All of the group members so far--the ones who’ve attended a session or more--are very interested in making sure they understand what resources are available to them, and they are willing to seek out those resources for themselves, to be successful. They’re so ambitious and hard-working. They’re a persevering group of people.


So part of our work as co-facilitators involves making sure they understand what’s out there for them and helping them through the process -- especially since many of them are recently released and just starting this adjustment period. We also have some participants who’ve been taking classes for some time. We even had an alum on a recent call, someone who graduated some time ago. They’re very involved and they help each other out. Whenever someone had a question, they’d just jump on board to be able to help them.


They’ve all, every single one, mentioned that what propels them is being able to provide for others. They want to be able to take on the role of providing support for people who may be dealing with the issues they’ve dealt with. So, for example, if they suffered from a broken family, they might be looking to develop a system to reunite families; if they experienced police brutality, they may be working to become an advocate for criminal justice reform. They want to transform their experience into something positive for others.


Our group members are dealing with so much. Like technology: some of our community were incarcerated for decades, and they’re entering a new world in which technology is essential. They’re often overwhelmed by having to learn how to use it, when everyone else is 500 steps ahead. Many of our students need to take a certain number of credits to qualify for the financial aid they need--on top of working to earn money and taking care of family, all while adjusting to an entirely new life. Even making sure they have a place to live can be a challenge. And they deal with bias and microaggressions, and racism--yes, even on the Rutgers campus.


The problem of isolation comes up a lot. It’s hard for them to find spaces that offer the opportunity to connect with true peers. The support group is great, but there aren’t many other ways they feel they can connect at a meaningful level, really engage with people who have shared experiences. It’s also hard to find true mentorship, given their past and current struggles.


I’ve always been interested in community mental health, particularly working with marginalized communities--people who are typically not considered when it comes to implementing meaningful mental health services. I’ve run workshops, seminars, and more structured group sessions where I would be doing a lot of the talking. This is my first experience with an open process group, where it’s really up to the group to create the space that they need, and we’re there to help facilitate it all through. It has shaped my aspirations to continue to work in these group settings, and to invite those that typically don’t have a space there. So, the experience has definitely influenced me; I want to continue to work with and provide these kinds of groups in my future. I’m still figuring out what specifically that would look like. But I see myself continuing to do this kind of work, as long as I am able to and the opportunities are available.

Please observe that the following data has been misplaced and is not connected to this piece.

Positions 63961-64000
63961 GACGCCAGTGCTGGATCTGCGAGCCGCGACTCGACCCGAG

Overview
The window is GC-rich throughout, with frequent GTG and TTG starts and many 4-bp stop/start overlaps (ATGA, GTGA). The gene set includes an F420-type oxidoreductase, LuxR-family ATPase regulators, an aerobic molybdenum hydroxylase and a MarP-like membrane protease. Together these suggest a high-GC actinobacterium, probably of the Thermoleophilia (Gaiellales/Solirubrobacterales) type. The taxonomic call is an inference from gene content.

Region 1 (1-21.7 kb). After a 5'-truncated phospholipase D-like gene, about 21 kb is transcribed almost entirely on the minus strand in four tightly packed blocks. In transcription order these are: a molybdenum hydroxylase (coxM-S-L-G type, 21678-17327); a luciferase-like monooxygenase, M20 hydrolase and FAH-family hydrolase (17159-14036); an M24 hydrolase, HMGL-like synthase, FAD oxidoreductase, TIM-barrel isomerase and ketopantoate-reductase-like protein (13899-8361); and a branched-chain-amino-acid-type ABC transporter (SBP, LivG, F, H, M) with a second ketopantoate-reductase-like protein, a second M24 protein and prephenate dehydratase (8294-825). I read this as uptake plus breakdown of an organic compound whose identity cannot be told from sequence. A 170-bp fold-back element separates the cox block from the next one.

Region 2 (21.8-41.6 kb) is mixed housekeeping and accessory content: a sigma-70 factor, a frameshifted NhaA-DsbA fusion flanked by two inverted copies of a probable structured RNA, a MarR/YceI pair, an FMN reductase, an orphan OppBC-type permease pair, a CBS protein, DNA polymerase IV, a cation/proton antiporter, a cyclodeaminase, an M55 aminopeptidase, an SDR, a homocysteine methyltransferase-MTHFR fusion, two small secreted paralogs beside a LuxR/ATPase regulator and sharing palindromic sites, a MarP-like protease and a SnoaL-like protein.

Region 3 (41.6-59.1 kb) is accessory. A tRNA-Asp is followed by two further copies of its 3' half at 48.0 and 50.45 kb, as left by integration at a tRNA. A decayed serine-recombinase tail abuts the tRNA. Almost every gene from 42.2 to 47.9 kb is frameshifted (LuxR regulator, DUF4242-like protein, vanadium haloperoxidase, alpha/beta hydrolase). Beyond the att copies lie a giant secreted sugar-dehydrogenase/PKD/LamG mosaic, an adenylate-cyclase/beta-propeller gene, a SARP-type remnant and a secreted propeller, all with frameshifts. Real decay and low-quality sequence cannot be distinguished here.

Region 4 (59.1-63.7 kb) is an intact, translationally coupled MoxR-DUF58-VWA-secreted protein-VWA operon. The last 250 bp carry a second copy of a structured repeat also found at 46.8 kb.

The measure of their resiliency is something I’ve never seen before and it can really affect us in the most beautiful way. I’m struck by how giving they are, not only to each other but to us, the co-facilitators. Every week, we feel so fulfilled by what they’re able to offer and what they want to do with their lives. Almost all of our members have goals to create some kind of opportunity that was never made available to them. So others don’t have to go through what they went through. They want to find ways to offer things to people that will contribute something to their lives -- especially those that may have experienced the same hardships they have.


For me, this has been a one-of-a-kind opportunity. It’s only been a little over a month, yet I’ve learned and grown so much already, based on how they interact with each other and how they’ve been willing to share. Being able to learn from them is such a privilege for me. It's something I will always carry with me, with everything I do going forward. They’re very beautiful people.



*Mountainview community serves those who are formerly incarcerated and beginning or completing their higher education journey; it is part of the New Jersey Scholarship and Transformative Education in Prisons (NJ-STEP) program.